The sight of a spider makes many humans recoil with fear. Not so much with a particular specimen on Burlington's Crombie Street, even though it is extraordinarily large.
The strangely fuzzy arachnid dangles upside down from a utility pole just outside Barrio Bakery, clutching a bottle of maple syrup. Its back legs are strapped together with neon-blue duct tape. Harsh Vermont weather has molded its straggly fur into windblown peaks. And though its red plastic eyes still glimmer softly in sunlight, the creature appears to have been there a very long time. In fact, it looks quite at home on its pole.
Inquiring minds have asked us: WTF?
Neither the bright, cheery façade of Barrio nor the bakery's employees offer any clues about the spider's origins. "It's been there forever," said ceramicist and barista Rory Shamlian as she served up lattes to a quiet morning crowd. How long is forever? "Maybe a few years," she speculated. "You should ask the people at Junktiques."
Just down North Winooski Avenue, a wealth of secondhand items at Junktiques Collective fills the shop and spills out the door. The spider would fit right in there. However, an employee behind the counter had only another referral: "You should talk to the Ramble."
He was talking about the annual fête organized by a small group of committed, artistic members of the hood. The party takes place throughout the Old North End, with various homes and businesses hosting events, art shows and food sales. Jeannie Waltz, an art history teacher at Rock Point School, currently heads the group that organizes the Ramble.
Waltz said the first time she saw the Crombie Street spider was last week, when she met with artist Jen Berger about Decaturfest. That annual street party coincides with the Ramble and is hosted by residents of block-long Decatur Street. Both celebrations take place on the last Saturday of July.
Waltz believes the spider is a recent arrival. Her first thought, she said, was What's the archival quality of this piece? Not a surprising reaction for someone in her profession. Waltz also noted that the maple syrup bottle appears to be newer, perhaps added by a second stealthy installer.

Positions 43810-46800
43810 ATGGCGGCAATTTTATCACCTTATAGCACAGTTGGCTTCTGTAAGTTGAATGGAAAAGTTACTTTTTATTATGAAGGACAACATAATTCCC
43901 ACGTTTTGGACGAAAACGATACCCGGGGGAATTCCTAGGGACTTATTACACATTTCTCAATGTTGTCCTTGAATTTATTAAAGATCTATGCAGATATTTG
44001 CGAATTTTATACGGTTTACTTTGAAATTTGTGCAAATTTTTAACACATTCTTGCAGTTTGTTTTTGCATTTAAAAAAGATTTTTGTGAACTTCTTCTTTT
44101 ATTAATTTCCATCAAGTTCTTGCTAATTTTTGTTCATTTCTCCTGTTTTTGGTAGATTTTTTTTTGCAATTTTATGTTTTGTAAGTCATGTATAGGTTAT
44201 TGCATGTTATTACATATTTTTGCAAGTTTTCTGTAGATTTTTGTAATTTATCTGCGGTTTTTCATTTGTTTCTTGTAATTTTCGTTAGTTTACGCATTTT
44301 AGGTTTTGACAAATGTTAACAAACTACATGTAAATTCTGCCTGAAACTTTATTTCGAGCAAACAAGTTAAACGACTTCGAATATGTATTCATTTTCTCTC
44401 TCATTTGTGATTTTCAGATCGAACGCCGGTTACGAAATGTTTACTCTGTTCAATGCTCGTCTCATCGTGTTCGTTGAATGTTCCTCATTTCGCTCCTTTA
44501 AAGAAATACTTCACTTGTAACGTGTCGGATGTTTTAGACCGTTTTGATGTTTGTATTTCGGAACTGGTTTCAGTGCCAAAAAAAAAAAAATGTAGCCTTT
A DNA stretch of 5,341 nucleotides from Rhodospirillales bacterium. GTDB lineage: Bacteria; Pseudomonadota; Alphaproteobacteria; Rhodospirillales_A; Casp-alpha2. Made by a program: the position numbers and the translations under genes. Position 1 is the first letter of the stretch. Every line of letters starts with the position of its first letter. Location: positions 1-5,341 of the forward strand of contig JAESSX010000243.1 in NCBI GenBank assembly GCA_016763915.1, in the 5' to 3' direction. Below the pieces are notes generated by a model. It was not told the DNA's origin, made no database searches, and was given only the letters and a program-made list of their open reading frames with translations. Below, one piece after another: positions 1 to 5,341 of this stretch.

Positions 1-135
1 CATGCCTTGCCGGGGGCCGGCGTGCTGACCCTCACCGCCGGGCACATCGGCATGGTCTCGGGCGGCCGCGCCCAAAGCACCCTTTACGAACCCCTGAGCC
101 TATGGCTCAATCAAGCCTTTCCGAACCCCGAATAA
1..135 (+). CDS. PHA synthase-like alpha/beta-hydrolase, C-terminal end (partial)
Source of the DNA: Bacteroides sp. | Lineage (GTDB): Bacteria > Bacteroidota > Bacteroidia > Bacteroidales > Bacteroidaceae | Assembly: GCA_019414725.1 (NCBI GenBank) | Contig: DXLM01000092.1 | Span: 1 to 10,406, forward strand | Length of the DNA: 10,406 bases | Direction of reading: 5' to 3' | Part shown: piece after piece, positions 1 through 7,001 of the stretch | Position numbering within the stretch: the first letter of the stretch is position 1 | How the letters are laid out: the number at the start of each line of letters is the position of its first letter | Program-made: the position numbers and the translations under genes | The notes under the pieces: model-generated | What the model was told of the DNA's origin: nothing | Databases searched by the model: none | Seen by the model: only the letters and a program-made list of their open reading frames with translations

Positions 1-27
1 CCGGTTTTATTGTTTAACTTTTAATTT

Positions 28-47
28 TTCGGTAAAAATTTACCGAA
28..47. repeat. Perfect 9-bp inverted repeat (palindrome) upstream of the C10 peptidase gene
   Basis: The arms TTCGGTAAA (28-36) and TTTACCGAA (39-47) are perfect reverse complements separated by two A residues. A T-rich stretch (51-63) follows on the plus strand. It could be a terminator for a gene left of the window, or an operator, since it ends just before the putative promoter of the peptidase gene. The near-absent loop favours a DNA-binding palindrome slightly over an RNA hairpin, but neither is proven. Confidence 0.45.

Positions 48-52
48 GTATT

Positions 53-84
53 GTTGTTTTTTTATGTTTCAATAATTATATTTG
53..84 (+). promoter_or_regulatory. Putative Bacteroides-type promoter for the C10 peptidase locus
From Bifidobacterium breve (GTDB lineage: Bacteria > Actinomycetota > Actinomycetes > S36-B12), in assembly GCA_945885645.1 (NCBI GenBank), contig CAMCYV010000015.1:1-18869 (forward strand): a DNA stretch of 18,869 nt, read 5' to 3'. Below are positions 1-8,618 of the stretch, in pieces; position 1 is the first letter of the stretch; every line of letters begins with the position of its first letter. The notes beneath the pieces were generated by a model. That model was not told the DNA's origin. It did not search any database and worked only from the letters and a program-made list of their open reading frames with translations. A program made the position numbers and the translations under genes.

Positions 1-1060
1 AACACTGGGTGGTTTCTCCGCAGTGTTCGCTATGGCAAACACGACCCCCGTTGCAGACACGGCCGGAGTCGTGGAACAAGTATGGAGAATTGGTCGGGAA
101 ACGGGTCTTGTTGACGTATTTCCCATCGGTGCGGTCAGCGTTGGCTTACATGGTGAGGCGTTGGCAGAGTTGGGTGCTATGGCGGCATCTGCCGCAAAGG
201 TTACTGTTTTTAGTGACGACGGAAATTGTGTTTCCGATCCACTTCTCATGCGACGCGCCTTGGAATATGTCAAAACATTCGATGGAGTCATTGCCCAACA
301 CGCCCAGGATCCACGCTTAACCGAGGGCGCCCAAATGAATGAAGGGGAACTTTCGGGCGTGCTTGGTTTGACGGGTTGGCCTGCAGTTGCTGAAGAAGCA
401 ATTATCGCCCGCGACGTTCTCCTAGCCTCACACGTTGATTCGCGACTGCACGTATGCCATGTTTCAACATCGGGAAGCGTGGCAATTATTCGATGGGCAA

"It looks awkward," she said. "It's not the average street art."
Waltz suggested talking to Steph Pappas, a contributor to the Ramble who lives across the street from the spider.
A musician and longtime ONE resident, Pappas said she first noticed the spider three years ago on Halloween. She confirmed that the syrup jug was added sometime this year. Her thoughts on the furry pole climber? "I don't really care," Pappas said indifferently. "It can get gone."
Other residents, however, have become more attached. Lydia Kern, a former Barrio employee, said the arachnid seemed to greet her when she arrived at work.
"It was a few months of walking by it before I was like, Let me rethink this," Kern said. "You're a spider holding a jar of maple syrup? What? Who? Why?"
Kern's friend Dre Falzarano, who also lives nearby, supported Pappas' observation. "I always thought it was a Halloween decoration," she said.
Falzarano even has a nickname for it: the Maple Spider — a riff on maple cider that she said "made her dad-joke heart sing." She also revealed that she would like to "marry the maker of the Maple Spider."
The offer stands, folks.
"I think the genius of the Maple Spider," Kern said, "is that you don't question it, because it belongs there."
"I just like that it's still there," Falzarano added. "It's one of those beautiful Vermont moments."
Berger noted that the ONE is prone to ornamentation. For Decaturfest, she said, "We decorate the streets and the trees. We have decorations going from house to house across the street."
However, though Decaturfest and the Ramble often leave remnants behind, Berger insisted that the spider was installed on a different occasion.
For now, its origins remain a mystery, but the giant arachnid is unquestionably a part of this quirky Burlington neighborhood.
Pappas will host her third annual house concert during this year's Ramble, inviting listeners to lounge in her garden as she plays music on the porch. Perhaps the spider will be listening, too.